A look at the past... or future?
Not far from where I live, the towns of Dana, Greenwich, Enfield and Prescott were evacuated to make way for Quabbin Reservoir in 1938. The people were scattered among various other communities, their houses removed except for the foundations, their cemeteries transplanted, their way of life completely re-arranged. The acreage of the towns themselves -- what isn't now underwater -- was ostensibly annexed to neighboring towns, but much of it is state-owned conservation land protecting the reservoir's feeder streams. Even a railroad and state Route 21 that used to serve that area are gone.
The maps are quite telling (look in the lower right-hand corner): 1938 vs 1939.
Today, I visited what used to be Dana Center. It's accessible by way of a generally passable, still paved road that's closed to car traffic, with grass and moss growing through the cracks and potholes. (On the 1909 map (the first link above), that's the route from Nichewaug through Dana and down along Pottapaug Pond, which still exists as a de facto arm of Quabbin.) A hike of a mile or so through forest that's still reclaiming old farmland at the edges takes you past a modern portajohn, a couple of small trails leading to stone house foundations, a locked hut containing some old signs, and a big rock outcrop I first thought had a stone wall atop it, but found to be a great place to write.
Typical of New England towns, Dana Center had several buildings focused on the town common. I can only guess at what they were from their foundations & my knowledge of NE towns, but I presume the one on the north side, fronted by horse hitching posts, was Town Hall, the one on the west side was a church, and those to the south were houses or shops (or both). The only modern element of the scenery is a stone memorial reading "Site of Dana Common 1801-1938. To all those who sacrificed their homes and way of life. Erected by Dana Reunion 1996."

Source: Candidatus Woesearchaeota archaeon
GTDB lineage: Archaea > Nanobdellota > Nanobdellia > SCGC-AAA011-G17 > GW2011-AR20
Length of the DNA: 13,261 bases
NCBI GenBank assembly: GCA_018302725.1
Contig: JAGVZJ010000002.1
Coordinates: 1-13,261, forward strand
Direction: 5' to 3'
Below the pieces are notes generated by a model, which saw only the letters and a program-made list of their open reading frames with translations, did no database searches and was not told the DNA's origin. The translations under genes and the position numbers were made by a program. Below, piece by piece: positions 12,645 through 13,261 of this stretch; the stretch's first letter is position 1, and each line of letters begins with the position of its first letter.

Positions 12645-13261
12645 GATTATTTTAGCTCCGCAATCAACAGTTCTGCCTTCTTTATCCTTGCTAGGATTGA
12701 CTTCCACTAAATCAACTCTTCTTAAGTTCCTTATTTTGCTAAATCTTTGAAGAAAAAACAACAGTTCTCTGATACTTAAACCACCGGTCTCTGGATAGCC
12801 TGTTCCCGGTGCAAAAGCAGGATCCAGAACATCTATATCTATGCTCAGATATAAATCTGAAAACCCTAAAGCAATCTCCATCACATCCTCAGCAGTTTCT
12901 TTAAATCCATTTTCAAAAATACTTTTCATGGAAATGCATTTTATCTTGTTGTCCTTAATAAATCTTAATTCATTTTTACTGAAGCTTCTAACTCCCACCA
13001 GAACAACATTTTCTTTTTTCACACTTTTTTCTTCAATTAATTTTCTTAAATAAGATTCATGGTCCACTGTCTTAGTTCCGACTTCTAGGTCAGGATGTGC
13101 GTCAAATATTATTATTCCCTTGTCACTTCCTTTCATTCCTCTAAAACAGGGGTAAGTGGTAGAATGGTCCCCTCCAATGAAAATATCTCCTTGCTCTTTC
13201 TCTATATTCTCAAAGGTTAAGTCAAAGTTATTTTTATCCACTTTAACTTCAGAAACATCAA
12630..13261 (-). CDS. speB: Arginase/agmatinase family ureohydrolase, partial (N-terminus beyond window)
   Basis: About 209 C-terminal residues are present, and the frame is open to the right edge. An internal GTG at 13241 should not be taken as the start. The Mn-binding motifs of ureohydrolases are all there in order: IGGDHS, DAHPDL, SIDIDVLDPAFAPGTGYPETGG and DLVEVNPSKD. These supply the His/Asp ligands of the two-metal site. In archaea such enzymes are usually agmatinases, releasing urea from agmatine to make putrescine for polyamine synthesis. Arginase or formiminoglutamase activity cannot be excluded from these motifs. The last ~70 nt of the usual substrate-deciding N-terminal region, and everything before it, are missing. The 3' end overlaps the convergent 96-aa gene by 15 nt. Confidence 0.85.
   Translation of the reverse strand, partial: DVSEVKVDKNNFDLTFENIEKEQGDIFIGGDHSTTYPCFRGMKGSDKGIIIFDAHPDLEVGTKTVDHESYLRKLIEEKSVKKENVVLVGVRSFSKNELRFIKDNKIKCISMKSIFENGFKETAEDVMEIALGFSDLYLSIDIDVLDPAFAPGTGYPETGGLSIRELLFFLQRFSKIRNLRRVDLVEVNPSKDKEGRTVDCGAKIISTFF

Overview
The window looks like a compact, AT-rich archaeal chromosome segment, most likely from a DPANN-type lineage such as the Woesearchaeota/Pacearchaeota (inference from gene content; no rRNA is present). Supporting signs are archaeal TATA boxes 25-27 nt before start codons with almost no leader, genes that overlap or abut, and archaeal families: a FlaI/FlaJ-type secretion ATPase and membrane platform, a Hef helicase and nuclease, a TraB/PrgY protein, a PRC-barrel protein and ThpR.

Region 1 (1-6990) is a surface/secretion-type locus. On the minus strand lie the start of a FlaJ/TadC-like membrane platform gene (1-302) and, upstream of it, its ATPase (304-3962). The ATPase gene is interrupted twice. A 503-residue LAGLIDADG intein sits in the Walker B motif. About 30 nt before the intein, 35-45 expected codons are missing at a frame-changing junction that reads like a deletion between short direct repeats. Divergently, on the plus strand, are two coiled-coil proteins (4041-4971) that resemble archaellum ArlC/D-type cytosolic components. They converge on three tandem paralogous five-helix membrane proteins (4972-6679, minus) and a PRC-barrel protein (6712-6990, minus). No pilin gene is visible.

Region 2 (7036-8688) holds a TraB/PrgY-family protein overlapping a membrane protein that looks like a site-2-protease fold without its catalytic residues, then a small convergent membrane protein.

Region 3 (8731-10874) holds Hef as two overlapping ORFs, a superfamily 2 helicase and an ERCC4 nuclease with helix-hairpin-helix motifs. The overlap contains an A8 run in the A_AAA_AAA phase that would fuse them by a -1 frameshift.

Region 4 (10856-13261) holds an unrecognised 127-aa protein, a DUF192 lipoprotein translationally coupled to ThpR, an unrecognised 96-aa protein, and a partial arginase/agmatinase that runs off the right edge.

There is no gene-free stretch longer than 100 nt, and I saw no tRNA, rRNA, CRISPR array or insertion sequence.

What did those reunion folks think when they saw the foundations of their homes after all these years? How did that differ from the ideas of their kids and grandkids, who never knew Dana as even a place on the map?
Part of me wishes the reunion folks had also erected something (say a diorama) that would give visitors a guide to who owned the homes and what the Common area really looked like then. But most of me is glad they didn't -- this way we get to see what really happens when nature reclaims things. Dana 2006 is a nice escape from modern society -- lots of sound, but all of it wild: birds of various kinds, bubbling brooks, fish gulping insects on the reservoir's surface, wind in the leaves. The only sound of civilization is a passing plane; this place is far enough in the boonies you can't even hear cars on the nearest state highway.
In some respects, especially with the nonsense going on in the Middle East bringing to mind questions of what kind of future we'll have, walking through Dana today could be a tour of the past or a premonition of the future. Will there be a time when our descendents walk through modern-day towns and see them being overgrown or even crumbling in ruins? If so, why? Will it be because we consciously chose to move to cities or to reduce our population, because some illness struck many of us down, or because we went nuts and decimated ourselves in some brutal manner?
We'll find out ... maybe in the near future.